Almost all the Shrines in historical as well as contemporary Japan have the eminence of this symbol. Structures, scripture furniture, and even a broad set of artifacts developed by artists in modern Japan have the presence of this symbol, distinctively or partially incorporated.45 Buildings, inclusive of residential, shrines, and industries designed from the Japanese system have influenced religious symbols designed by the Shinto. The symbol demonstrates divinity and holiness and thus priests, politicians, and nationalists have respect for them.

The symbol demonstrates divinity and holiness and thus priests, politicians, and nationalists have respect for them.

Emperorship in the Japanese

One of the most significant features that cannot miss in the literature concerning the historical power of Shinto is the long-existing emperor photos that Meiji and his fellow leaders created and made nationalists respect it. Within the Asian and African continents, photos of political leaders have always formed political culture with the entire populace expected to respect the representations of either Kings or presidents in the form of images or photos.46 Emperorship was and has probably been a crucial aspect in the Japanese political history with the Meiji constitution forcing the use of emperor images in almost all national sectors in Japan, including having the photographs in all educational institutions and other public places. The image below demonstrates Emperor Meiji photographed in court shawls in the 1800 century. Both Yasukuni and emperor symbols in Japan contribute to a greater shared emotional sense of heritage and belonging that influences the concept of civil religion.

Both Yasukuni and emperor symbols in Japan contribute to a greater shared emotional sense of heritage and belonging that influences the concept of civil religion.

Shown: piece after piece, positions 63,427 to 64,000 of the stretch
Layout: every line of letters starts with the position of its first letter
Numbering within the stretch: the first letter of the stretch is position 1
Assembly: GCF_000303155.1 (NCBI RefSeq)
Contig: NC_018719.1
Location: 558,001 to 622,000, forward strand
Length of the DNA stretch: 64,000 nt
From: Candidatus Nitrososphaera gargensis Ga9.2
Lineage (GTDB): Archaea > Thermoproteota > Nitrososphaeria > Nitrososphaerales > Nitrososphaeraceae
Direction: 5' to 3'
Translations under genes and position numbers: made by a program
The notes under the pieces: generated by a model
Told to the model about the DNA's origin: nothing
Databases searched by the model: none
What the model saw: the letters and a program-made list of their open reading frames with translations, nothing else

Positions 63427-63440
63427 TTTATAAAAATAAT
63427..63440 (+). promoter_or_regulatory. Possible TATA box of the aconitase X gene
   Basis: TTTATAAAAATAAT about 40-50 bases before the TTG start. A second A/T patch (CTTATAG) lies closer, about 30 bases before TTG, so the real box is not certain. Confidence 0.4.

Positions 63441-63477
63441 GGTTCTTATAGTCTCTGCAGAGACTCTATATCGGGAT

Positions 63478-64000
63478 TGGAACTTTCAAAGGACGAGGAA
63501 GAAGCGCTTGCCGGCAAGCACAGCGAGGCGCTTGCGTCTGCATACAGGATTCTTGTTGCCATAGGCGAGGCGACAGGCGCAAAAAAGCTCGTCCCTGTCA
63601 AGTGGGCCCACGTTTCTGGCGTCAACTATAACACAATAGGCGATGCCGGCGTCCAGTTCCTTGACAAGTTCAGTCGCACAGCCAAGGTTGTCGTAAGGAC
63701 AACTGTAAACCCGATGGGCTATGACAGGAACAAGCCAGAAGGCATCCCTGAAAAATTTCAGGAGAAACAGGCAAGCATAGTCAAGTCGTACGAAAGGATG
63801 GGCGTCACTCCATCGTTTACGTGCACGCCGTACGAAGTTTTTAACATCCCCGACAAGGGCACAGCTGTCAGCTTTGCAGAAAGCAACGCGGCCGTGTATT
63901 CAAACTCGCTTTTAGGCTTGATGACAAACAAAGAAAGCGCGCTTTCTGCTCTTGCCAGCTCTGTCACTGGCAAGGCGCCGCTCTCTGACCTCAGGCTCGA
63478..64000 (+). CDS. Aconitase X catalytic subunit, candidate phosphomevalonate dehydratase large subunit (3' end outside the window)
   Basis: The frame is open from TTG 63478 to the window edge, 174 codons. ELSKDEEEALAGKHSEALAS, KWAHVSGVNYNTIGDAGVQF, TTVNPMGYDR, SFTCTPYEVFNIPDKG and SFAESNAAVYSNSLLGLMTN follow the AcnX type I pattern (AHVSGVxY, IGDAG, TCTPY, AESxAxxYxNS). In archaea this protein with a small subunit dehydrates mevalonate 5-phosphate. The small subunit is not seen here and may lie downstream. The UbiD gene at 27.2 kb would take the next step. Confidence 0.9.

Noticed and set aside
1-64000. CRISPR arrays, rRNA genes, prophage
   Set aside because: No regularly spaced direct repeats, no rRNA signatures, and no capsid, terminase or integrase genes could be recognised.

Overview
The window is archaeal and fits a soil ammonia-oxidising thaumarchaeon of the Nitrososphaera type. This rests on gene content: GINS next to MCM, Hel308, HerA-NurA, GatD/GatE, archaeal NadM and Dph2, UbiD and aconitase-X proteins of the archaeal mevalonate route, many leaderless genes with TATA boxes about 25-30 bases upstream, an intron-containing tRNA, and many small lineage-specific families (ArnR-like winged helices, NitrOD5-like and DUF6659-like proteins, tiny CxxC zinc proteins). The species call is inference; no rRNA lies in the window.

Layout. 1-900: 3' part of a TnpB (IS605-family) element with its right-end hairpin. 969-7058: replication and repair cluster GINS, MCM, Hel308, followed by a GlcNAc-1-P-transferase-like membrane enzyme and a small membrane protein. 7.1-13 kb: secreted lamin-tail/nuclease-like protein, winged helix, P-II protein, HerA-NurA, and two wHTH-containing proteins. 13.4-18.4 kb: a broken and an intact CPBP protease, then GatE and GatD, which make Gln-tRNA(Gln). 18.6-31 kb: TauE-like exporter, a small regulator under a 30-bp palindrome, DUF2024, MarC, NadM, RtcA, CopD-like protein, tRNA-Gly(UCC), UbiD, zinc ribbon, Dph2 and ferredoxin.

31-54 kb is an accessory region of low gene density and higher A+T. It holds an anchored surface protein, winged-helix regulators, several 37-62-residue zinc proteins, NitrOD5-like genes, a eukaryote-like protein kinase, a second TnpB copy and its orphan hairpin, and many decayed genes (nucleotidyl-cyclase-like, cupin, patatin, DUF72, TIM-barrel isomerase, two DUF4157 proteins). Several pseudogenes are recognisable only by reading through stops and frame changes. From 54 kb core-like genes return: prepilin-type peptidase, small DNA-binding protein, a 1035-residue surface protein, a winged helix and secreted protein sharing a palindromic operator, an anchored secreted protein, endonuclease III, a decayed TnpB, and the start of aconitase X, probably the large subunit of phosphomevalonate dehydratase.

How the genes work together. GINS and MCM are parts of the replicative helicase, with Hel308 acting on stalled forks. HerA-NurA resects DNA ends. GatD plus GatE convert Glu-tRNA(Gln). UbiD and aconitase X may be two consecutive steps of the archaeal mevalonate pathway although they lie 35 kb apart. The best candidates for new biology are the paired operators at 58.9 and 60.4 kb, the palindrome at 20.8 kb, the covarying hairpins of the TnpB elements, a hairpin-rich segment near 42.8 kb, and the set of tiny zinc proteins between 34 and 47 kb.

Symbols of war

War and aggression had marked the existence of the Shinto period, religious, and national imperialism, which is a connection that has much associated with the Japanese current nationalism with current literature highlighting Japanese involvement in arsenals. In particular, religious conflict has been a crucial aspect in the Japanese government and since the association between the state and religion decreased with no religion expected to receive more privilege from the religions has been slightly stable in Japan.47 One of the rich historical symbols that the Japanese have remained renowned from their filmmaking is the symbols of war. War has been a strong belief among believers of the Shinto religion. “Its roots extend to ancient religious beliefs according to which the spirits of the slain enemy had to be feared and placated so that they would not take revenge after their death”.48 This Japanese symbolism underscores the armed strength, authoritarian, and imperialistic nature of national governance during the Shinto period.

This Japanese symbolism underscores the armed strength, authoritarian, and imperialistic nature of national governance during the Shinto period.

Explanations, synthesis, and analysis